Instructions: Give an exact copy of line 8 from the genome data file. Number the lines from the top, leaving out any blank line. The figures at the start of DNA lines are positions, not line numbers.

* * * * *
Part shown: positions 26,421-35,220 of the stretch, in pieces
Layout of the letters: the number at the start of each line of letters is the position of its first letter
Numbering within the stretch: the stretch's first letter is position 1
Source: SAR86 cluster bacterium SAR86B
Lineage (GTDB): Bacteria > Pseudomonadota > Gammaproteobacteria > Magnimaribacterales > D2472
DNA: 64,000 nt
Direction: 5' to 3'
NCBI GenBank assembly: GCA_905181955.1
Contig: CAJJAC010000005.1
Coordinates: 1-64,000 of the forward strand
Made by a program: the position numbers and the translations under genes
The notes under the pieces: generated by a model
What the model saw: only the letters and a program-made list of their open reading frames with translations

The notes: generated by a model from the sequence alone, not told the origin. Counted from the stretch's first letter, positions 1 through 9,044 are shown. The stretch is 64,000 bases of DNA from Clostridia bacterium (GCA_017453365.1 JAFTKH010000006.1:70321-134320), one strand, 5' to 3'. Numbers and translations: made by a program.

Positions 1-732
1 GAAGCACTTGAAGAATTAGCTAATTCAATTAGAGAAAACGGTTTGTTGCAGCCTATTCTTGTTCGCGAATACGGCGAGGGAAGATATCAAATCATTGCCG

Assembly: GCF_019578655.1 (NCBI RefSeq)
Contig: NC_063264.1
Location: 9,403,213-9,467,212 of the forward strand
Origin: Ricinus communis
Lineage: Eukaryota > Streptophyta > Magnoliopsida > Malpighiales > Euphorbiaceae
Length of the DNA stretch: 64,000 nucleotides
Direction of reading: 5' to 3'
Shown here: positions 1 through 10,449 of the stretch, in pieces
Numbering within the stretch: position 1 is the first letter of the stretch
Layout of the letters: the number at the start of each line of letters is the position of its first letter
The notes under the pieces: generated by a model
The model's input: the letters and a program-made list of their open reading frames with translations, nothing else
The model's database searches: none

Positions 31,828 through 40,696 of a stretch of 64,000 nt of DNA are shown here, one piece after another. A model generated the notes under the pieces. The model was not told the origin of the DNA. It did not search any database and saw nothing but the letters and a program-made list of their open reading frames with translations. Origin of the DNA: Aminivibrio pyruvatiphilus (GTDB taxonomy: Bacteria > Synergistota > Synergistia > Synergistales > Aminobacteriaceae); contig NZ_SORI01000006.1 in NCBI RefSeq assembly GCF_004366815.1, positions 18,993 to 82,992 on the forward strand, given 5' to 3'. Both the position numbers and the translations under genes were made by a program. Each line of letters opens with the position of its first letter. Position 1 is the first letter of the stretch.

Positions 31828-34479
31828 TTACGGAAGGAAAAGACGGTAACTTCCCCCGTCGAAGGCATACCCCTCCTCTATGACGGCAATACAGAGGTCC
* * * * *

NCBI GenBank assembly: GCA_905181955.1